R1 to R9 are preferably hydrogen, where m is 0 or 1 and g is 1. The corresponding compounds are maleic acid, fumaric acid, maleic anhydride, allyl glycidyl ether and vinyl glycidyl ether.

Preferred compounds of the formulae I, II and IV are maleic acid, maleic anhydride and (meth)acrylates comprising epoxy groups, such as glycidyl acrylate and glycidyl methacrylate, and the esters with tertiary alcohols, such as tert-butyl acrylate. Although the latter have no free carboxy groups, their behavior approximates to that of the free acids and they are therefore termed monomers with latent carboxy groups.

The copolymers are advantageously composed of from 50 to 98% by weight of ethylene, from 0.1 to 20% by weight of monomers comprising epoxy groups and/or methacrylic acid and/or monomers comprising anhydride groups, the remaining amount being (meth)acrylates.

Particular preference is given to copolymers of

from 50 to 98.9% by weight, in particular from 55 to 95% by weight, of ethylene,
from 0.1 to 40% by weight, in particular from 0.3 to 20% by weight, of glycidyl acrylate and/or glycidyl methacrylate, (meth)acrylic acid, and/or maleic anhydride, and
from 1 to 45% by weight, in particular from 5 to 40% by weight, of n-butyl acrylate and/or 2-ethylhexyl acrylate.

Other preferred (meth)acrylates are the methyl, ethyl, propyl, isobutyl and tert-butyl esters.

Besides these, comonomers which may be used are vinyl esters and vinyl ethers.

The ethylene copolymers described above may be prepared by processes known per se, preferably by random copolymerization at high pressure and elevated temperature. Appropriate processes are well known.

Other preferred elastomers are emulsion polymers whose preparation is described, for example, by Blackley in the monograph “Emulsion Polymerization”. The emulsifiers and catalysts which can be used are known per se.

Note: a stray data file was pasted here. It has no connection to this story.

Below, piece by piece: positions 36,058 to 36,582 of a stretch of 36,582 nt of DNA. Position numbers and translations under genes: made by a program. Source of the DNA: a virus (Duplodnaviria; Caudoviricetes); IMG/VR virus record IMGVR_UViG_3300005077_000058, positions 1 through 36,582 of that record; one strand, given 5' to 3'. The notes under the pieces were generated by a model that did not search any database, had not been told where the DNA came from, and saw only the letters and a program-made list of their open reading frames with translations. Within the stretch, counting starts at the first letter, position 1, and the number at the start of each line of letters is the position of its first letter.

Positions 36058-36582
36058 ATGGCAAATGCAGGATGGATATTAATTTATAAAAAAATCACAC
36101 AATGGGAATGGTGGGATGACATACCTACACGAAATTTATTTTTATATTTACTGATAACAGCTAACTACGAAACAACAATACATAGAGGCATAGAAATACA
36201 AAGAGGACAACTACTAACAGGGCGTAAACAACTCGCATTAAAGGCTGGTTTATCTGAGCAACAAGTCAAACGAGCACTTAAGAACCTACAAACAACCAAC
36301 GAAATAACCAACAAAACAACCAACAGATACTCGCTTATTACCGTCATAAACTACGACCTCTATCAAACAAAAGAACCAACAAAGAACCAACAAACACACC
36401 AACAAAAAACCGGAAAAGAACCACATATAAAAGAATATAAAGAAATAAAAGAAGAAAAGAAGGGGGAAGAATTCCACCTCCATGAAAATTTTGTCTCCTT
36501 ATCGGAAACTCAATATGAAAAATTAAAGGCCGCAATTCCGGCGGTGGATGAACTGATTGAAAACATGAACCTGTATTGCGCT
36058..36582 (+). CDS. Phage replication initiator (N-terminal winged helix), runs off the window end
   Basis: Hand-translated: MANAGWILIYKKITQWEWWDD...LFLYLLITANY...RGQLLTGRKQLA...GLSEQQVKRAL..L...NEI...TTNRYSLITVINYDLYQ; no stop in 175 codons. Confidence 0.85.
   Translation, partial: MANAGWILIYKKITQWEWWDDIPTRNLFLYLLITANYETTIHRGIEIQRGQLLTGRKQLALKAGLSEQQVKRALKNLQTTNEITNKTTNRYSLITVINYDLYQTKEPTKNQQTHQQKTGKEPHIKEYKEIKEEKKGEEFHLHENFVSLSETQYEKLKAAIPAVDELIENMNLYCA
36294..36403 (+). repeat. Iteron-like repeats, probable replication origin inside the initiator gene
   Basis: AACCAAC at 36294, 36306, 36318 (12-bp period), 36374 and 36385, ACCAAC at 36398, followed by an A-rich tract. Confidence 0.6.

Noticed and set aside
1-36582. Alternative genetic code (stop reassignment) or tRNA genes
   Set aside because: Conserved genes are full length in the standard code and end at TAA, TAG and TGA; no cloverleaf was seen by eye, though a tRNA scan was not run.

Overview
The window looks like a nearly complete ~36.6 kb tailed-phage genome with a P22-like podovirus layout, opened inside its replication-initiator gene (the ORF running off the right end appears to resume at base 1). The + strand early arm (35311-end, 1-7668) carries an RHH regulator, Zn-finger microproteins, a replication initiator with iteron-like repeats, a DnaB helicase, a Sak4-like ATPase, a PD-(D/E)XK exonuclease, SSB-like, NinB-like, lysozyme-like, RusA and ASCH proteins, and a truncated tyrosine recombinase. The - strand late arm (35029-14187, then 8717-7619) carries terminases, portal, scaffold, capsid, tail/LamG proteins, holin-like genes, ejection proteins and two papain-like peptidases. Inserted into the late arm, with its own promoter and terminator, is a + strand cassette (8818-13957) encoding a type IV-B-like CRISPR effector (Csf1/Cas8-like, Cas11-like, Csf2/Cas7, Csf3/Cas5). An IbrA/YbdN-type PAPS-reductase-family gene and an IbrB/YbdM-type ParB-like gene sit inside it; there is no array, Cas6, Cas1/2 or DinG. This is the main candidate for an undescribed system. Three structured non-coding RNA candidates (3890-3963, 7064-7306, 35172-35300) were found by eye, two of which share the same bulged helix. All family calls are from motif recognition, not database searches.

In principle it is possible to use homogeneously structured elastomers or else those with a shell structure. The shell-type structure is determined by the sequence of addition of the individual monomers. The morphology of the polymers is also affected by this sequence of addition.

Monomers which may be mentioned here, merely as examples, for the preparation of the rubber fraction of the elastomers are acrylates, such as n-butyl acrylate and 2-ethylhexyl acrylate, corresponding methacrylates, butadiene and isoprene, and also mixtures of these. These monomers may be copolymerized with other monomers, such as styrene, acrylonitrile, vinyl ethers and with other acrylates or methacrylates, such as methyl methacrylate, methyl acrylate, ethyl acrylate or propyl acrylate.

The soft or rubber phase (with a glass transition temperature of below 0° C.) of the elastomers may be the core, the outer envelope or an intermediate shell (in the case of elastomers whose structure has more than two shells). Elastomers having more than one shell may also have more than one shell composed of a rubber phase.

If one or more hard components (with glass transition temperatures above 20° C.) are involved, besides the rubber phase, in the structure of the elastomer, these are generally prepared by polymerizing, as principal monomers, styrene, acrylonitrile, methacrylonitrile, α-methylstyrene, p-methylstyrene, or acrylates or methacrylates, such as methyl acrylate, ethyl acrylate or methyl methacrylate. Besides these, it is also possible to use relatively small proportions of other comonomers.

It has proven advantageous in some cases to use emulsion polymers which have reactive groups at their surfaces. Examples of groups of this type are epoxy, carboxy, latent carboxy, amino and amide groups, and also functional groups which may be introduced by concomitant use of monomers of the general formula

where the substituents may be defined as follows:
R10 is hydrogen or a C1-C4-alkyl group,
R11 is hydrogen or a C1-C8-alkyl group or aryl group, in particular phenyl,
R12 is hydrogen, a C1-C10-alkyl group, C6-C12-aryl group or —OR13
R13 is a C1-C8-alkyl group or C6-C12-aryl group, if appropriate with substitution by O- or N-comprising groups,
X is a chemical bond or C1-C10-alkylene group or C6-C12-arylene group-, or

Y is O-Z or NH-Z, and

Z is a C1-C10-alkylene group or C6-C12-arylene group.

The graft monomers described in EP-A 208 187 are also suitable for introducing reactive groups at the surface.

Other examples which may be mentioned are acrylamide, methacrylamide and substituted acrylates or methacrylates, such as (N-tert-butylamino)ethyl methacrylate, (N,N-dimethylamino)ethyl acrylate, (N,N-dimethylamino)methyl acrylate and (N,N-diethylamino)ethyl acrylate.

The particles of the rubber phase may also have been crosslinked. Examples of crosslinking monomers are 1,3-butadiene, divinylbenzene, diallyl phthalate and dihydrodicyclopentadienyl acrylate, and also the compounds described in EP-A 50 265.